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Vol 21 No 10 Oct/Nov 2016

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Climate Change Justice

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ISBN13: 9780691166667
Published: July 2015
Publisher: Princeton University Press
Country of Publication: USA
Format: Paperback
Price: £15.95



Despatched in 4 to 6 days.

Climate change and justice are so closely associated that many people take it for granted that a global climate treaty should--indeed, must--directly address both issues together.

But, in fact, this would be a serious mistake, one that, by dooming effective international limits on greenhouse gases, would actually make the world's poor and developing nations far worse off.

This is the provocative and original argument of Climate Change Justice. Eric Posner and David Weisbach strongly favor both a climate change agreement and efforts to improve economic justice.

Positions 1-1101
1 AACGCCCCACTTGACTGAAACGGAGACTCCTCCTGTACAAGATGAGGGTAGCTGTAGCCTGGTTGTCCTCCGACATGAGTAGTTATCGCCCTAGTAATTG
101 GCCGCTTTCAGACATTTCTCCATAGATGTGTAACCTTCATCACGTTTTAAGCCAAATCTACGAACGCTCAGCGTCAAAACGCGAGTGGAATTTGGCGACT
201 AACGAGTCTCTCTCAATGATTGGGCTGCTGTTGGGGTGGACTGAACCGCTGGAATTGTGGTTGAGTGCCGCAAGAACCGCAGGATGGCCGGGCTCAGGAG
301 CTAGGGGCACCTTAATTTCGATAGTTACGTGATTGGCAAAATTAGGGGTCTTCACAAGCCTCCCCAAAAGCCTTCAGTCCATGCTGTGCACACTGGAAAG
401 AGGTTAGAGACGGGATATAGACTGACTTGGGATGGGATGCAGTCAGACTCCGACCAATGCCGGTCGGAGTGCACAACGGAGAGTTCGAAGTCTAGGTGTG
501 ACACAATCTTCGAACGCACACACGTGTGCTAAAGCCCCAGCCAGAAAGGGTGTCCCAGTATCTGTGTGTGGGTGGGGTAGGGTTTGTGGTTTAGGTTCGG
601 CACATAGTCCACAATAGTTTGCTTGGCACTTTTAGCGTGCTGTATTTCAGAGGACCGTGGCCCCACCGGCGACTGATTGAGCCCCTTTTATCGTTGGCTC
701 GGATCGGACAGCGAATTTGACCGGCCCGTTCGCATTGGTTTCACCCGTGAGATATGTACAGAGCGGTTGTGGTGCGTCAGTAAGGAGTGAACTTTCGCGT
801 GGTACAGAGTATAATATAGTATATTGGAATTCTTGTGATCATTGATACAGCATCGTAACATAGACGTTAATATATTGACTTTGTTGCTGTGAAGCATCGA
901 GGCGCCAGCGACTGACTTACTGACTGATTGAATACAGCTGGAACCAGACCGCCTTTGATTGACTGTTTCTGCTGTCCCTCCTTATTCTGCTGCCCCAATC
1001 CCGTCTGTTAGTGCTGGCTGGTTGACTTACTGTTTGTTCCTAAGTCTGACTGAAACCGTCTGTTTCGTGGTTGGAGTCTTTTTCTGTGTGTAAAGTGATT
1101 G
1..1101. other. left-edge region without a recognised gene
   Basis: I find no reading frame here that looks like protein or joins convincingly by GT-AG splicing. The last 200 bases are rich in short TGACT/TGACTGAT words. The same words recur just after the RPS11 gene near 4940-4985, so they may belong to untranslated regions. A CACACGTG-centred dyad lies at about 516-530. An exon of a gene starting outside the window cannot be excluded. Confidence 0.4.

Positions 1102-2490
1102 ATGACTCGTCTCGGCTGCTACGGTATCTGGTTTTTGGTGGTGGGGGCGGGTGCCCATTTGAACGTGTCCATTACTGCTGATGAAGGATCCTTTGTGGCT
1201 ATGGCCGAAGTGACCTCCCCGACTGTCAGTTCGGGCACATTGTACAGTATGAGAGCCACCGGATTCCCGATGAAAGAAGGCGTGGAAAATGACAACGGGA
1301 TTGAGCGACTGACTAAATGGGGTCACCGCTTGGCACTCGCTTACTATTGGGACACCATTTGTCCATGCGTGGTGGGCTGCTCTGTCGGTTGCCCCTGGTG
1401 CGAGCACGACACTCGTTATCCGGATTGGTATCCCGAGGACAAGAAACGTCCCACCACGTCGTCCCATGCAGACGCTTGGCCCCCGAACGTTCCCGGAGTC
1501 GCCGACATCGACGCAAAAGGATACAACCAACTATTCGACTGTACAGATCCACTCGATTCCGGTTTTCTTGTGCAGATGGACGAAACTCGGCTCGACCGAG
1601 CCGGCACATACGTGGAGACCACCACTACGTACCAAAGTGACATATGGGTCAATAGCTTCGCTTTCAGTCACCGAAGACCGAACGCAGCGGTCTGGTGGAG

But they make a powerful case that the best--and possibly only--way to get an effective climate treaty is to exclude measures designed to redistribute wealth or address historical wrongs against underdeveloped countries.

In clear language, Climate Change Justice proposes four basic principles for designing the only kind of climate treaty that will work--a forward-looking agreement that requires every country to make greenhouse--gas reductions but still makes every country better off in its own view.

This kind of treaty has the best chance of actually controlling climate change and improving the welfare of people around the world.

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Subjects:
Environmental Law
Contents:
Acknowledgments
Introduction
Chapter 1: Ethically Relevant Facts and Predictions
Chapter 2: Policy Instruments
Chapter 3: Symbols, Not Substance
Chapter 4: Climate Change and Distributive Justice: Climate Change Blinders
Chapter 5: Punishing the Wrongdoers: A Climate Guilt Clause?
Chapter 6: Equality and the Case against Per Capita Permits
Chapter 7: Future Generations: The Debate over Discounting
Chapter 8: Global Welfare, Global Justice, and Climate Change
A Recapitulation
Afterword: The Copenhagen Accord
Notes
Index